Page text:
As the 1980s began, politics was a hot topic and the television of the time reflected this with millions tuning in to watch the satirical 'Yes Minister'. A recession loomed but Prime Minister Margaret Thatcher insisted, "The lady's not for turning," and John Lennon was shot dead at his New York home. Many were sad to see the pre-decimal sixpence withdrawn from circulation, but it lived on in the Christmas puddings of many a family home!
The Sovereign has become something of a constant through such changing times, and this Sovereign was struck in 1980 in 22 carat gold with the famous Saint George and the dragon design, perfected in The Royal Mint's Proof finish. The nostalgic coin's obverse features the second circulating coinage portrait of The Queen by Arnold Machin, perfect to enhance any collection or evoke special memories of 1980.
Although the switch to decimalisation did not happen until 1971, decimal coins entered circulation before then. The 5p and 10p pieces were introduced in 1968 to replace the existing shillings and florins. They were the same size and value as the pre-decimal coins, so were able to circulate together until ‘D-Day’ in 1971. It was a useful first step in preparing the public for what was to come.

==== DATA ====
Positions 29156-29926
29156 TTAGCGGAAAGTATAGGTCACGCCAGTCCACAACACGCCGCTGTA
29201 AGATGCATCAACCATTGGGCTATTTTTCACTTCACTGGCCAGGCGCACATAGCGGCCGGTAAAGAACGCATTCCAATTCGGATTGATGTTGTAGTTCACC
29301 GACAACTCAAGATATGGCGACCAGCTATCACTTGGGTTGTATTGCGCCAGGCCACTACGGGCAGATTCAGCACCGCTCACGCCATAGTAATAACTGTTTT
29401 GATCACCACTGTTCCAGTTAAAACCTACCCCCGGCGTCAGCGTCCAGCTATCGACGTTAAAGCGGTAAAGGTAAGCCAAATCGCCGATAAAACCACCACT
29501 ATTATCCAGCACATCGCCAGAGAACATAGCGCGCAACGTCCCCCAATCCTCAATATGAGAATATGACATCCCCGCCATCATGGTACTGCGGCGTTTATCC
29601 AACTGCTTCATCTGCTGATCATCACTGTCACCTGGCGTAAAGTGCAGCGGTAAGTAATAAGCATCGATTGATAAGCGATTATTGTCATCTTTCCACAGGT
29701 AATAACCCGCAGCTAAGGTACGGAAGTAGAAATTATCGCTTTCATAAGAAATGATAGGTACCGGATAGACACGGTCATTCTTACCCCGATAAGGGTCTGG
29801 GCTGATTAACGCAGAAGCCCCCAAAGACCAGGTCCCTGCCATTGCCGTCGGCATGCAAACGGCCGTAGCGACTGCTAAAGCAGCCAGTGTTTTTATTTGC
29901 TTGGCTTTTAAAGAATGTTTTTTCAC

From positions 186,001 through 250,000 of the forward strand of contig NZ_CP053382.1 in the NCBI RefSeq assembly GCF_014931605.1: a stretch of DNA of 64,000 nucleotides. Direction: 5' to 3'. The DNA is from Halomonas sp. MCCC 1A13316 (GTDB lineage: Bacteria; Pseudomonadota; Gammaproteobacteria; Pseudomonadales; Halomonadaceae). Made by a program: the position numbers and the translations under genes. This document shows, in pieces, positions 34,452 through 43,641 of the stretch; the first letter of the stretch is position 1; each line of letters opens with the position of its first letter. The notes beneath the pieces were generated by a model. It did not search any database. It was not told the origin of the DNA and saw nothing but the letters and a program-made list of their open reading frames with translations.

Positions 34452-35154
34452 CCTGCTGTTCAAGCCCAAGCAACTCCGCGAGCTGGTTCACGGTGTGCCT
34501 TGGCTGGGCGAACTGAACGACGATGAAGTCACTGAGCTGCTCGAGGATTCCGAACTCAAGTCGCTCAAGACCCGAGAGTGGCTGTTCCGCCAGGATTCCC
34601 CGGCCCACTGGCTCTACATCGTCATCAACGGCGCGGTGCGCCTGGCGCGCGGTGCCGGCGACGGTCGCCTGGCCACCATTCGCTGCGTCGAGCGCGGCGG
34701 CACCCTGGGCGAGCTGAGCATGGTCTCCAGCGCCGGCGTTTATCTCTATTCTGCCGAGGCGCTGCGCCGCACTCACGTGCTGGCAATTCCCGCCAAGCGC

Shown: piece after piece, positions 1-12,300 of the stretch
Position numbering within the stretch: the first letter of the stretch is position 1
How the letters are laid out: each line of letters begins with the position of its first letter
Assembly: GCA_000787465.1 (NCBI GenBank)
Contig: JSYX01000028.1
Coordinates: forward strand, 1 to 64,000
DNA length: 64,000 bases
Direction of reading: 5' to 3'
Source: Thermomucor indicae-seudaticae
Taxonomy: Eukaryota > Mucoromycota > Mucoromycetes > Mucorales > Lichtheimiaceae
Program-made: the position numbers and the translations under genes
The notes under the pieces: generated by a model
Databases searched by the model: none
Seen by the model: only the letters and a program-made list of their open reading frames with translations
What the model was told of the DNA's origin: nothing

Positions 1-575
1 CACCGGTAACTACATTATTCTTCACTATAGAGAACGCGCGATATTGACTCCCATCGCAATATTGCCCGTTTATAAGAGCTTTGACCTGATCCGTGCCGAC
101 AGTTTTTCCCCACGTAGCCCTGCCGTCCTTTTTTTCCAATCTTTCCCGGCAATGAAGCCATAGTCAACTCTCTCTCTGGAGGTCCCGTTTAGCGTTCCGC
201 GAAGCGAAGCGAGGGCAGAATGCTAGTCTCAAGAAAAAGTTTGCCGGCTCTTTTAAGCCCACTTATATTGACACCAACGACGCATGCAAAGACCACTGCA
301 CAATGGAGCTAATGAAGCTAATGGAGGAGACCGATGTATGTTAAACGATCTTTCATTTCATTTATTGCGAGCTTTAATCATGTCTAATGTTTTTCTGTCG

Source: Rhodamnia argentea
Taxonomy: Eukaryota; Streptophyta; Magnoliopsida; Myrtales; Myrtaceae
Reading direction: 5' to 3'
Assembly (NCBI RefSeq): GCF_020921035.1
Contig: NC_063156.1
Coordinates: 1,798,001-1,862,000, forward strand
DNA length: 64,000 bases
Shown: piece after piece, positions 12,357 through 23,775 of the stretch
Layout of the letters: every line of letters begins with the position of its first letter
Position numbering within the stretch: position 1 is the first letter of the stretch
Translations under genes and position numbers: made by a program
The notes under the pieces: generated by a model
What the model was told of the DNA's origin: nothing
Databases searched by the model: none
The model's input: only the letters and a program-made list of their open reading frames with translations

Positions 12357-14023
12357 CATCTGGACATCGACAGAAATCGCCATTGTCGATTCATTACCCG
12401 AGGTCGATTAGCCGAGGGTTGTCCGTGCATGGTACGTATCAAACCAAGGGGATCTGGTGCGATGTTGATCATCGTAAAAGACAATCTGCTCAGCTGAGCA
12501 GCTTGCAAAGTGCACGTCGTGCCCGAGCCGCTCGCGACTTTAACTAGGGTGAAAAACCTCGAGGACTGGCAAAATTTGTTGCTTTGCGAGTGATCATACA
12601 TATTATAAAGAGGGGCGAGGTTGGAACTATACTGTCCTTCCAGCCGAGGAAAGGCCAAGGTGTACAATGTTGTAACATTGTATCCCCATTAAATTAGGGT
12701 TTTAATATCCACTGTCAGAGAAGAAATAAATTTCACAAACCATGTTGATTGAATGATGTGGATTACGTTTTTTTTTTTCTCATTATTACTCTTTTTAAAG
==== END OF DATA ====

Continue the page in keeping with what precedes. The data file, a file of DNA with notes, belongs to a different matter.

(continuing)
To help the new coins stand out from the older currency, a new portrait of The Queen was commissioned. Designed by Arnold Machin RA, the new portrait showed The Queen wearing a tiara instead of a wreath. The tiara had been given to The Queen by her grandmother, Queen Mary. Like Mary Gillick before him, Machin avoided using a ‘couped’ portrait – cut off by the neck – which had been the norm on coins issued earlier in the century.
Interestingly, a modified version of Machin’s portrait has appeared on British postage stamps since 1967, which means it is probably the most reproduced image in history.
|22 Carat Gold
|Pure Metal Type